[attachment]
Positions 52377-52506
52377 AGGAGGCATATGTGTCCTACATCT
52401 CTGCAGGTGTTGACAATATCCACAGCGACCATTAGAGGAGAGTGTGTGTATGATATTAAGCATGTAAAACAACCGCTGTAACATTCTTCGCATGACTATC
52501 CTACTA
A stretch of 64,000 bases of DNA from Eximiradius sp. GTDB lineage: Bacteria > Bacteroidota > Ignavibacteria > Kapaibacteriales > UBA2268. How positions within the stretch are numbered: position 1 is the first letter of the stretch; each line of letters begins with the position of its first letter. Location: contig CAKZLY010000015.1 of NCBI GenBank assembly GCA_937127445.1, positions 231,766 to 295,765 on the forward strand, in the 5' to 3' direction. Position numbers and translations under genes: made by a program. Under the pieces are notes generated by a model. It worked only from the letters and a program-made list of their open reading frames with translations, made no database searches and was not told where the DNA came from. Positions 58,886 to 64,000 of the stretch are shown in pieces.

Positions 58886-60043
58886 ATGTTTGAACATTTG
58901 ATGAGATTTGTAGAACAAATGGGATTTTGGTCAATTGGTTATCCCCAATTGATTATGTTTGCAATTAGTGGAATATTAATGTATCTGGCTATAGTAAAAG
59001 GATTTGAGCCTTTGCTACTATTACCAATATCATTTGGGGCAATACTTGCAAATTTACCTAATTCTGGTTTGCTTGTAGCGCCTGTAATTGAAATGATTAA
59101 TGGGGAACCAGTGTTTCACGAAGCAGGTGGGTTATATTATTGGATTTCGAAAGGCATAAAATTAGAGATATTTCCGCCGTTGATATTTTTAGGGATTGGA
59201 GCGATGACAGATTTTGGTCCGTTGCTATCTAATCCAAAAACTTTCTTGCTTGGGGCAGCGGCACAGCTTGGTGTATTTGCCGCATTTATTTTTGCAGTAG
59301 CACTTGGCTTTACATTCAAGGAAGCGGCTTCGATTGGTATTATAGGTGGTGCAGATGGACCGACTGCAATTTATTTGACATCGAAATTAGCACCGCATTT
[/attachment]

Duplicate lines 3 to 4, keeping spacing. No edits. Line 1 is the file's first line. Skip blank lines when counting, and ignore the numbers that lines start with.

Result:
52401 CTGCAGGTGTTGACAATATCCACAGCGACCATTAGAGGAGAGTGTGTGTATGATATTAAGCATGTAAAACAACCGCTGTAACATTCTTCGCATGACTATC
52501 CTACTA